Comparing my homemade wine to store bought wine? Yes mine do taste as good as some commercial ones do.I even have a few medals from competitons that tell me I'm not just kidding myself too.Keep looking into this great hobby. I hope you like it and get hooked on making your own wine too!
 

cpfan

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gqwine:

glad you found a store with a clerk that has made wine (some are more beer oriented). The 'sit for 6 months advice' is great. Winemakers need to learn patience.

Do you recall what kit brands they sell?

Check out your local Freecycle and kijiji and craigslist for equipment. You may be able to get some deals there. The standard kits make 6 US gallons. Some folks will have 5 US gallon carboys.

Steve
 

cpfan

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Here is the address of an RJ Spagnols retailer. If this is your retailer, I would start with a Grand Cru or Vino del Vida wine kit. Then graduate to Cru Select, and then if you want to higher end the grape skin kits like Cellar Classic Winery Series or En Primeur. All of the above are RJ Spagnols kits.

Steve

WINE CRAFT OF ATLANTA
5920 ROSWELL ROAD
ATLANTA,GEORGIA
United States
30328
404-252-5606
 

gawine

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wow, the idea of producing something better than a low end bottle is real exciting. We drink columbia crest merlot as an everday wine, it'd be great to do something on my own comparable or better. i've been expanding and trying some rioja's too lately. cab sauvignon we like as well of course.

I noticed a 6 gallon kit for sale somewhere online for less than the 5 gallon kit. I found that odd.

The local store I've only spoken to on the phone thus far, I hope to swing by there one of these days and check out what they have and hear some more and perhaps taste some samples if they have their own home made wines on hand. the local store did mention the kits that have the skins... how much more work is that? just separating the skins i assume? I'm all for spending a little more and waiting a little longer to get a great product.. it would be well worth it.

I'm optimistic that I'll enjoy the hobby.. just went to sonoma this past Oct and had an outstanding tour at Benziger where Terroir and natural wine making sans pesticides is a big deal. Loved the smell of the wine being produced and the earthiness of the whole process.
 

cpfan

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Grape skin kits - start today - enjoy at Christmas 2010 or later - yes two years

Steve
 

Wade E

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If you use the fermenting bags supplied with the kit its just a matter of putting the skins in the bag when you start the kit and pulling the bag out at the recommended time and squeezing the goodness ut of it into your wine. They do take longer to come around but the end result is well worth the wait. My recommendation is to do 2 kits, 1 being an early drinker and the other being a high end kit and letting it age properly. I dont kno of any 5 gallon wine kits so not sure what you are referring to!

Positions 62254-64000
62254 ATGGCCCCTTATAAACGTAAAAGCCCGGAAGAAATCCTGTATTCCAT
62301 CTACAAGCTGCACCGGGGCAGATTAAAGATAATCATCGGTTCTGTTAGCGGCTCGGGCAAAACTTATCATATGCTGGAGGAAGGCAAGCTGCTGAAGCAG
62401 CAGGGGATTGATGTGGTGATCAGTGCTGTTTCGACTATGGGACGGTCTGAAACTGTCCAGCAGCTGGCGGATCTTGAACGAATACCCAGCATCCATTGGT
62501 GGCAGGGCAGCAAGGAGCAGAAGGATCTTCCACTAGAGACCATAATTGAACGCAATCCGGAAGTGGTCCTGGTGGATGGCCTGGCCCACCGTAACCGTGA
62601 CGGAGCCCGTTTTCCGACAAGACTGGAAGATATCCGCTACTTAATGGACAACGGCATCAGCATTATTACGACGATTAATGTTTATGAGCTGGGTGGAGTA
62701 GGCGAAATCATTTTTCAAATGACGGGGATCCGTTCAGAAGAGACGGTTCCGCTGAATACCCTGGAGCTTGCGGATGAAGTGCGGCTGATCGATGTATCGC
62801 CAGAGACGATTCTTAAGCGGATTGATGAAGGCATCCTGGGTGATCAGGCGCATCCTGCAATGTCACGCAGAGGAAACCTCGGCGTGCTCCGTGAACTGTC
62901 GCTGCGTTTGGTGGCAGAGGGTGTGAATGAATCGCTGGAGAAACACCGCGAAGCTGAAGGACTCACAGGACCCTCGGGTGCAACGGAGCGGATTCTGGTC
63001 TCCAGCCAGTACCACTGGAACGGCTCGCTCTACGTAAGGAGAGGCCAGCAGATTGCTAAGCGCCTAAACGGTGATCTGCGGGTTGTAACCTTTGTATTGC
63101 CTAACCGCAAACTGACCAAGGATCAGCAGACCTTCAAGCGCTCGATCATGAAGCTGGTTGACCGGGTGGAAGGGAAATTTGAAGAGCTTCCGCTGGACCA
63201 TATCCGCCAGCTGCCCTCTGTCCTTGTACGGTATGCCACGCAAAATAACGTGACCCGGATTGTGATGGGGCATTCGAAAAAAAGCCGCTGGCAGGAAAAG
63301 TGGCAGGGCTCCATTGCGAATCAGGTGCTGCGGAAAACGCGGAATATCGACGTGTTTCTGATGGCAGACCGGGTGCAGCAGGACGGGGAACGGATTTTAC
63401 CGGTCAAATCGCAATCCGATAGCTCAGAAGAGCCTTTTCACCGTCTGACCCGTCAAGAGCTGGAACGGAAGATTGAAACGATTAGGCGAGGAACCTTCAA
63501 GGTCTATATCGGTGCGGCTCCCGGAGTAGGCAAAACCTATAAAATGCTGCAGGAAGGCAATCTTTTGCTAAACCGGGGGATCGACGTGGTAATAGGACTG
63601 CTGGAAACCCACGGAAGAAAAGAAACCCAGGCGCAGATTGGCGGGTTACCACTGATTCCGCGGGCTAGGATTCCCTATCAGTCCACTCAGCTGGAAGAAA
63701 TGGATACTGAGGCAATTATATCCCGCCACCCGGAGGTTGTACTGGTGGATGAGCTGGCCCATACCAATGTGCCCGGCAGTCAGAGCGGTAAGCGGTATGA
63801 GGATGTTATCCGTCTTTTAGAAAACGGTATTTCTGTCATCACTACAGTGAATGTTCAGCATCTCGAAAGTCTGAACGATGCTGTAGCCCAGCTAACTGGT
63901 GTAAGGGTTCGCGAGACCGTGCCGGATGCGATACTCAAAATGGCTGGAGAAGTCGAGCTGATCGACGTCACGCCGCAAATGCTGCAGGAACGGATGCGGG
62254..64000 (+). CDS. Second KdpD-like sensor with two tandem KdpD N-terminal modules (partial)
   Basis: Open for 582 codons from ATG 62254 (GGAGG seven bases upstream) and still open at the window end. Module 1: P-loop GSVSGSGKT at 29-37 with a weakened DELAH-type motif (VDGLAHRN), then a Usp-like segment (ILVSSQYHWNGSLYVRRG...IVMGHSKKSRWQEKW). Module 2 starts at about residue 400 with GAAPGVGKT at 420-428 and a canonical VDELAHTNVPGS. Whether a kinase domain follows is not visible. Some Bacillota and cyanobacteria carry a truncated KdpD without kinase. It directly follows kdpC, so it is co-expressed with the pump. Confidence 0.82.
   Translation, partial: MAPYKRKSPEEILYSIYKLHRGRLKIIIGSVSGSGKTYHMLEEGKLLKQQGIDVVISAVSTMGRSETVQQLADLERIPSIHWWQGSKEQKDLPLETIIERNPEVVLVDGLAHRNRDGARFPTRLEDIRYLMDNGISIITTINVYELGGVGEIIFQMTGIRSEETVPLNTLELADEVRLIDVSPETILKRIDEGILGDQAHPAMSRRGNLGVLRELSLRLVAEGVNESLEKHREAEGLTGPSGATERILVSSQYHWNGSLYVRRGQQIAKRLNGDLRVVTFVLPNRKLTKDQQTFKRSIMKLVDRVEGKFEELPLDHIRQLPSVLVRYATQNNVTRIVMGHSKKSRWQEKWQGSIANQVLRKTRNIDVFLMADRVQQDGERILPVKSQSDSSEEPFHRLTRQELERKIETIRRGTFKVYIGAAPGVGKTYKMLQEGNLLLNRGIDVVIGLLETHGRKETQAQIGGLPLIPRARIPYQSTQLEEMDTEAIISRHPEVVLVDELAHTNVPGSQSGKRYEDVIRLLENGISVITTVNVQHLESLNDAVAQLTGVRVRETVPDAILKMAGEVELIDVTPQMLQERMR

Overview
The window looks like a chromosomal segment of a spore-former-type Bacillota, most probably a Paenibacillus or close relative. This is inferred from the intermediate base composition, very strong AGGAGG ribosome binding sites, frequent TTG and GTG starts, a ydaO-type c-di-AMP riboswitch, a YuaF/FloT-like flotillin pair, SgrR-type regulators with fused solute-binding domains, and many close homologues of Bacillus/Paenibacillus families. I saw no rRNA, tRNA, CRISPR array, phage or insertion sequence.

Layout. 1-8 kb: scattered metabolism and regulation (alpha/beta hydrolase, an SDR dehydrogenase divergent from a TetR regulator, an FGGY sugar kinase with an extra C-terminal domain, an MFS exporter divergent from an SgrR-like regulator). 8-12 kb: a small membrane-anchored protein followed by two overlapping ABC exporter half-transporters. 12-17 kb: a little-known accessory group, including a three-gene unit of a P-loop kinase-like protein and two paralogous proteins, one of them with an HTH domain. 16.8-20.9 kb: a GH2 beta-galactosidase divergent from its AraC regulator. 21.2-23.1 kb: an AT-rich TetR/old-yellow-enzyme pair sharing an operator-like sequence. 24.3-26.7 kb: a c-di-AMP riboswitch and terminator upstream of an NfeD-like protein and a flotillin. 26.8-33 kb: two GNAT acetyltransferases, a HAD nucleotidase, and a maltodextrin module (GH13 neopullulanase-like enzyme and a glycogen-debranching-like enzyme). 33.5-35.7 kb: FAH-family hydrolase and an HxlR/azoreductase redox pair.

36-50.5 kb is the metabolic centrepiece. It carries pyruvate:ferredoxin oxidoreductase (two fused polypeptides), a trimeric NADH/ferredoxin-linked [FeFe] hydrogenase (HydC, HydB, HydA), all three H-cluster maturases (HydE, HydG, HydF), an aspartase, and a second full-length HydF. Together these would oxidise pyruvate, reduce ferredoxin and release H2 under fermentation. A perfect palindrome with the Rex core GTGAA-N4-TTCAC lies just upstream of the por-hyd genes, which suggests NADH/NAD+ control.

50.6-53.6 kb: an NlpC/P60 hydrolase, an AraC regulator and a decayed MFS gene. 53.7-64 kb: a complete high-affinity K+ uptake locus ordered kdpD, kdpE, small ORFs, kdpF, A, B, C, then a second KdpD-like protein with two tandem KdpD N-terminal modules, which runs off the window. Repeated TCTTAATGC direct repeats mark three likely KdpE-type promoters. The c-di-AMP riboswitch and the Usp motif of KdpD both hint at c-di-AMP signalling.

cpfan

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Possibly confusion because 5 Imperial gallons = 6 US gallons = 23 litres.

Steve
 

doc294

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I'm hesitant to get started because my major concern is similar in that I like full body wines and rich tannins. My mother-in-law gave me a kit with a white zin concentrate. I don't want to get turned off of making wine with my first go. However, I do think I should get a process down before I get more creative (and expensive) with my ingredients. If I can make something that I can drink (and not have to CHOKE down) then I will feel like it has been a success.

Someone said something about a "brew belt?" I plan to use my basement which is 60-65 degrees. Is this essentially a heater that "hugs" the primary and secondary fermentation container?
 

cpfan

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Doc294:

Maybe you should make the white zin and see if your mother-in-law can choke it down.

Unfortunately, full bodied wines with rich tannins generally means some of the big grape skin kits. And they require a year PLUS of aging.

If you have access to Cellar Craft kits, look at their 12 litre reds with grape skins. In the Winexpert family think about Vintners Reserve World Vineyards reds or Selection Original.

Let us know what brands are readily available (eg the brand of the White Zin). ANd a little bit about which reds you like. I'm guessing you're not a Pinot Noir drinker.

Steve
 

doc294

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You are correct. I'm not much of a Pinot Noir drinker. I can sit with a descent bottle of merlot just about anytime. Cabs are nice depending on the finish. Valpolicellas can also be tasty, etc, etc. The White zin is SUNCAL...not super. I've even thought about adding some local strawberries to help it out a bit but, again, I'm a rookie and don't want to ruin a new experience.

My other problem is I live in an area where there are limited vintner resources. There are a couple other stores, etc, that I have yet to check out. I'll keep updating the further I go along. I do think I need that belt that heats the fermentor because my basement is just too cool.
 

cpfan

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doc294:

Personally I would avoid the SunCal products. Other threads indicate that their instructions are less than satisfactory. Maybe learn from another brand, and then try the Suncal. Or study another brand's instructions before starting the Suncal.

Steve
 

doc294

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What product instructions do you recommend learning from? Can I find them online? I'm looking for cost-effective options. Again, where I live...it would require at least a 1 hour drive to find anything usable.